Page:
Transcript of Speech by Chancellor of the Exchequer, George Osborne, On Banking Reform: Delivered at JPMorgan Offices in Bournemouth, February 4, 2013 

Chancellor Osborne: Thank you for welcoming me to JP Morgan here in Bournemouth.

When you think about where to give a speech on culture and ethics and the future of British banking, the offices of one of the world’s largest American investment banks may seem like an odd choice of venue.

But it’s a deliberate one.

For the four thousand people who work here are, each one of you, a reminder that when banking works, it works for the families and communities of the whole of Britain.

You, each one of you, are a reminder that when we attract international firms to our country – firms that could go anywhere in the world to do their business – those firms bring jobs, and investment and prosperity.

That for every one of the people employed here at the largest business in Dorset, there are many more employed in the businesses that support this office, in the shops that take your custom, and in the local economy that has grown stronger on your back.

I’m going to see two of those businesses after I speak here – a catering company and a landscaping business called Stewarts.

Four of the employees at that landscaping business work full time on JP Morgan site, jobs that wouldn’t exist without your presence.

From JP Morgan, one of the world’s biggest companies, to Stewarts landscaping, Bournemouth teaches us that Britain should continue to aspire to be a home to the world’s financial services.

And what is true for Bournemouth is also true of Bristol, and Edinburgh, Leeds, Cardiff, Birmingham and Manchester.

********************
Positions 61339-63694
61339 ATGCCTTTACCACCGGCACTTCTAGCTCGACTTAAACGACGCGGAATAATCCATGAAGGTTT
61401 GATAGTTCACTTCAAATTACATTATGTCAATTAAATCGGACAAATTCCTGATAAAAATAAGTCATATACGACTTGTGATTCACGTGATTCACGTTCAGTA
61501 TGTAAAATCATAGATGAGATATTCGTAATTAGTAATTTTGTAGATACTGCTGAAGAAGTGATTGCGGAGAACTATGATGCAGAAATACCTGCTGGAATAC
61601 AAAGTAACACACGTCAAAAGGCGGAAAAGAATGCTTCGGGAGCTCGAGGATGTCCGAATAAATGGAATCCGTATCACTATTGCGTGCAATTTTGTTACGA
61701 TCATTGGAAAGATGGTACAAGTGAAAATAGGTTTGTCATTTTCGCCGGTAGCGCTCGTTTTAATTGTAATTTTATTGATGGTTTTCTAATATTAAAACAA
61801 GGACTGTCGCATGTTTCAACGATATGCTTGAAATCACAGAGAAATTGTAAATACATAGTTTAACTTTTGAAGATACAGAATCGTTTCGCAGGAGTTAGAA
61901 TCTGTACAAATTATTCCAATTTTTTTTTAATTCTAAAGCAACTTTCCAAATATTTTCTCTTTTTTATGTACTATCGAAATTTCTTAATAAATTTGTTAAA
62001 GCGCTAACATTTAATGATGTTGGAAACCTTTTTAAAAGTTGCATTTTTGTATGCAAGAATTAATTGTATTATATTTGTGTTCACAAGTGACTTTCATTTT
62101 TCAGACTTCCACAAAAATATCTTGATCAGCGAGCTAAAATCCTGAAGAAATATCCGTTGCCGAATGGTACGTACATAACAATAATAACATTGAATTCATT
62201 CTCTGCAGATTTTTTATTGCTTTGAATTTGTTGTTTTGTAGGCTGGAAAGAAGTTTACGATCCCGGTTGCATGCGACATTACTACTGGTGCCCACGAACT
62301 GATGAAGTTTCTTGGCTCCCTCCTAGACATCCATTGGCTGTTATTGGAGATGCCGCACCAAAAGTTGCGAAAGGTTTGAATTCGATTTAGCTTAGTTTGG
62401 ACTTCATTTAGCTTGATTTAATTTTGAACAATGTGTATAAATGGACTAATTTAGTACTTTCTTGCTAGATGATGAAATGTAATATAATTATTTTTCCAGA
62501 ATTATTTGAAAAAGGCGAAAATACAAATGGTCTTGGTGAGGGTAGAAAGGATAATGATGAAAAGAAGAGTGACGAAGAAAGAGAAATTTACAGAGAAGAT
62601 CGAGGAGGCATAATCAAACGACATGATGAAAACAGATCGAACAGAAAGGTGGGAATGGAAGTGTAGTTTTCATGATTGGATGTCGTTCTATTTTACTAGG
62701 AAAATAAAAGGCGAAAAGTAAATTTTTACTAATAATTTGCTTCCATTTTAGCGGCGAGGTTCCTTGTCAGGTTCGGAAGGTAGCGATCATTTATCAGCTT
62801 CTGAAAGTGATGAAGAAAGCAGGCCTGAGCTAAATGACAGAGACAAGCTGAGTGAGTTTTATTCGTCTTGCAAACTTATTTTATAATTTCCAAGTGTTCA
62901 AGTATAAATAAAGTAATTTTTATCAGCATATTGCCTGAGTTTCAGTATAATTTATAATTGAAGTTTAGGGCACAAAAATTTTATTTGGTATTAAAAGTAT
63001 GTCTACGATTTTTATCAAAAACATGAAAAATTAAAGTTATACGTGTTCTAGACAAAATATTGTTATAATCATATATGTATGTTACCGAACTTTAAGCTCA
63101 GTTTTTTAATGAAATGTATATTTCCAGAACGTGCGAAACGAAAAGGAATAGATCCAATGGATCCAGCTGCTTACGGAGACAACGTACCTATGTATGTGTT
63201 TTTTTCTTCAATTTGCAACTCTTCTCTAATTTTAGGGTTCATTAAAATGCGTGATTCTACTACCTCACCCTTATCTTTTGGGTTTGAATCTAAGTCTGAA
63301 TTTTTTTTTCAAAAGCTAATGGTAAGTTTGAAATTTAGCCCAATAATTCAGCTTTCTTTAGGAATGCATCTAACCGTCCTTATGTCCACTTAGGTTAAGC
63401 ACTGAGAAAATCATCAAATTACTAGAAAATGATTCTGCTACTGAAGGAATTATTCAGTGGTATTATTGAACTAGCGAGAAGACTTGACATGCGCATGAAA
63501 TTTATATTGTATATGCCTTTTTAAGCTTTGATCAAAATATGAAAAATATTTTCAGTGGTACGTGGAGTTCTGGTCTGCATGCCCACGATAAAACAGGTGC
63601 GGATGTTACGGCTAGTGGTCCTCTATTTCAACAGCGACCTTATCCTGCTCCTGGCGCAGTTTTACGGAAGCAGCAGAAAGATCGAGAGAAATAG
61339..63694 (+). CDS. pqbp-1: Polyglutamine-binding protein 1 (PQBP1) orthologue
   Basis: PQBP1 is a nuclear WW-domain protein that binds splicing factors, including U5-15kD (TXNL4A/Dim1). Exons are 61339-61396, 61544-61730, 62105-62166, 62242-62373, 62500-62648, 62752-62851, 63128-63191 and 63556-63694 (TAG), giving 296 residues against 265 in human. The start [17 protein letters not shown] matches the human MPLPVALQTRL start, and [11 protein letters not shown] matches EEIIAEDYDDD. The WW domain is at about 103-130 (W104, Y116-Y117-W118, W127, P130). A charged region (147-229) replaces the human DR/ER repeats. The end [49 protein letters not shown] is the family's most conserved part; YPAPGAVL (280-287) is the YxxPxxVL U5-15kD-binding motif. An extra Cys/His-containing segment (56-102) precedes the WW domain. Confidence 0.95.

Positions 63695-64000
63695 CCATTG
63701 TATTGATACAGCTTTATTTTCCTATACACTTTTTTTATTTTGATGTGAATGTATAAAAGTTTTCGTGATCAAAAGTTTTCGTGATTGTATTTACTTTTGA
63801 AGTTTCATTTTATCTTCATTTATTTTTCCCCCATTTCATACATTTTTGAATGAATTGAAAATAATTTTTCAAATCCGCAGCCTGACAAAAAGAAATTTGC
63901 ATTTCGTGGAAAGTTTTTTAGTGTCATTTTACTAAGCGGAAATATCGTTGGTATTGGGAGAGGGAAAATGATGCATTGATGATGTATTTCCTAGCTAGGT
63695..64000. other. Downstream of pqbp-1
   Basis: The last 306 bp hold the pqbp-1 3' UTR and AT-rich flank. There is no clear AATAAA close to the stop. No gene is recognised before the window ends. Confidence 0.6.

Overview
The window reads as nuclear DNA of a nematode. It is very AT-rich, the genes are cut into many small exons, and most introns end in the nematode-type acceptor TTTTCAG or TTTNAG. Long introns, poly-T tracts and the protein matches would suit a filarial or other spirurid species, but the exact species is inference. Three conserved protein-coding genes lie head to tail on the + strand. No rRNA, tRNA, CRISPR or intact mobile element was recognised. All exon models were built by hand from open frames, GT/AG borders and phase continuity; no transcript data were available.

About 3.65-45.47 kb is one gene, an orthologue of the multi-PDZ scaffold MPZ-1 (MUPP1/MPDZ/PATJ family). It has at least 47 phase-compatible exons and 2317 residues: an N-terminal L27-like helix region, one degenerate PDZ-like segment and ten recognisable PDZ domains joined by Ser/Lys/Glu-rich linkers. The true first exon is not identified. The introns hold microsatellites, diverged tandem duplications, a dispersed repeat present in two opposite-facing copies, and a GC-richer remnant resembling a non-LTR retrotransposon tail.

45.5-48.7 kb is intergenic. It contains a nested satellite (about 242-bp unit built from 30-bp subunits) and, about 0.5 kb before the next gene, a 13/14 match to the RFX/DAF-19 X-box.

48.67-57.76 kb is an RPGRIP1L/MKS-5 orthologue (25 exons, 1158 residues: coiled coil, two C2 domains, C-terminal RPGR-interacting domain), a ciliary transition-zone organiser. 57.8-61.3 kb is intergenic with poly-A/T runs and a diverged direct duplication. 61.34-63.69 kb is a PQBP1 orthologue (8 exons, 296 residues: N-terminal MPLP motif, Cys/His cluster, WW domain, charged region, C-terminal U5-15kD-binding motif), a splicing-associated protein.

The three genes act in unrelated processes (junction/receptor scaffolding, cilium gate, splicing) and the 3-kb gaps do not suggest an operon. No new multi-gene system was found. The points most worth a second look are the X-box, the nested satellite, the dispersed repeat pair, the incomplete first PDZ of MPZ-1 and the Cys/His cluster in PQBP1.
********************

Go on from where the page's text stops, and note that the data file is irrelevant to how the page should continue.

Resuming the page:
In all these cities, financial services are some of our largest and most innovative employers.

And it’s true about London too – and the City of London.

Generations have created in the City something extraordinary – a global centre of finance.

The global centre of finance.

Whether its insurance and accountancy, shipping and legal services, hedge funds, private equity, asset management or investment banking, when the world wants to transact – it wants to transact through London.

And we want to keep it that way in the years ahead.

That’s why it’s been good to see Britain and London maintain its number one spot as the home of global financial services.

That’s why it’s been exciting to see the first Renminbi bond issued anywhere in the world outside of Chinese sovereign territory issued in London in the last twelve months.

For that is not just good for their future, it’s good for ours too.

It’s how we will win in the global race.

It’s what I am personally determined to achieve.

And part of having a successful financial services industry is having successful British banks, who want to lend at home and compete around the world.

Think of some of the most important moments in your life.